Graduation Year

2015

Document Type

Dissertation

Degree

Ph.D.

Degree Name

Doctor of Philosophy (Ph.D.)

Degree Granting Department

Nursing

Major Professor

Maureen W. Groer, Ph.D., RN, FAAN

Co-Major Professor

Denise Maguire, Ph.D., RN, CNL

Committee Member

Melissa M. Shelton, Ph.D., RN, CNE

Committee Member

Lance Wyble, M.D., MPH

Keywords

breastfeeding, galactokinesis, oxytocin, skin to skin

Abstract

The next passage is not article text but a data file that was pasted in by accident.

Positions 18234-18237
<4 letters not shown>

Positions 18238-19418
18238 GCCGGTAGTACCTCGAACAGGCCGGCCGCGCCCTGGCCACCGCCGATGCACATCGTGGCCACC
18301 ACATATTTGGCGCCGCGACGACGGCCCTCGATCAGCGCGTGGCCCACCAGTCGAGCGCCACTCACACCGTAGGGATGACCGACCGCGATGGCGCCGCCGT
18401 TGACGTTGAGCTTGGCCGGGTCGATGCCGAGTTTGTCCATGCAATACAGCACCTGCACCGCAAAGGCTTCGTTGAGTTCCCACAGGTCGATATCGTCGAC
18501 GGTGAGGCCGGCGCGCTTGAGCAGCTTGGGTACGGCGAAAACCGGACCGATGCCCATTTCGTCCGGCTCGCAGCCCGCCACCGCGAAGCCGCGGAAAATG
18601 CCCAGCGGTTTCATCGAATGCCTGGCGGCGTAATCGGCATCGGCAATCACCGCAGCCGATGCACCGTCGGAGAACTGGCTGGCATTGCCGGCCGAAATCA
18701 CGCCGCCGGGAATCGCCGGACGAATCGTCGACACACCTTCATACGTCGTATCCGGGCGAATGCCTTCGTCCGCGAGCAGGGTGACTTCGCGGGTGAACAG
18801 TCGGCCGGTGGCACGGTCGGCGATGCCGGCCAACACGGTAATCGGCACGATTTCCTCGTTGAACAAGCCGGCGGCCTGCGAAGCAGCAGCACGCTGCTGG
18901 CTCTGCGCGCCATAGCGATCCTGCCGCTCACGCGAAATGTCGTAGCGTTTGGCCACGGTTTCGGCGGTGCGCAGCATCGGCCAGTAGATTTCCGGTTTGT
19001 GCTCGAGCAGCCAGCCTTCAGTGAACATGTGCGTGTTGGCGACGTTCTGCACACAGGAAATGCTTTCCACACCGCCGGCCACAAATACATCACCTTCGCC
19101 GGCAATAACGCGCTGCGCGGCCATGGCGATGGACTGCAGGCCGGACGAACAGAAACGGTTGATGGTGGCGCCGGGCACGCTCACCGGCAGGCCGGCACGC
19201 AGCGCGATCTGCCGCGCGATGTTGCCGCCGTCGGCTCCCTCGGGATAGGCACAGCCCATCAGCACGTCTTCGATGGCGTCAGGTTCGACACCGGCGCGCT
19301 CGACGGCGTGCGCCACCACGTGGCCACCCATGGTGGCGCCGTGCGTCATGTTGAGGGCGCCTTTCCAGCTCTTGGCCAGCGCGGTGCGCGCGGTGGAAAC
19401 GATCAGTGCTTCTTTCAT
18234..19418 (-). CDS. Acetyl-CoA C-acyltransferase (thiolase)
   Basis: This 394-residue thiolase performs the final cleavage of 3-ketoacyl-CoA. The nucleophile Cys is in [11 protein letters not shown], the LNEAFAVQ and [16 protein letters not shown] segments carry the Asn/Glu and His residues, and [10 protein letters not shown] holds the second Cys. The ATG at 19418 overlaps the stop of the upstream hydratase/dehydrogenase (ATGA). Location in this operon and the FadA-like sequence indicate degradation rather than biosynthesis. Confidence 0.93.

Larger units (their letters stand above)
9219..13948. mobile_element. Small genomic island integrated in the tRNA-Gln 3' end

This dissertation research explored mechanisms of human milk (HM) expulsion by describing the effects of skin to skin contact (SSC) on maternal basal oxytocin (OT) secretion among 20 premature mothers with hospitalized premature infants. This one-group, repeated measures design consisted of: 1) daily SSC with covariant data via self-report diary and 2) maternal salivary OT with and without SSC at 4 time points were collected over a 7 day time frame. Results indicate that mean levels of basal OT increase over time (M 234 pg/ml, SD 108 pg/ml time point 1; M 257 pg/ml, SD 125 pg/ml time point 3). Through multilevel model data analysis basal OT was found to have a meaningful amount of dependence on SSC frequency (t(16) = 6.389, p = < 0.001) and SSC duration (t(17) = 6.867, p = < 0.001) with coefficient estimates that indicate that basal OT exposed to 75-85 minutes of SSC per day are 92 pg/ml higher. These findings provide preliminary data that suggest that lactating mothers with premature infants sustain positive effects of SSC that increase basal OT secretion over time. Continued research comparing maternal cortisol and OT will determine if SSC physiologically deregulates maternal stressors that influence OT secretion and HM volume.

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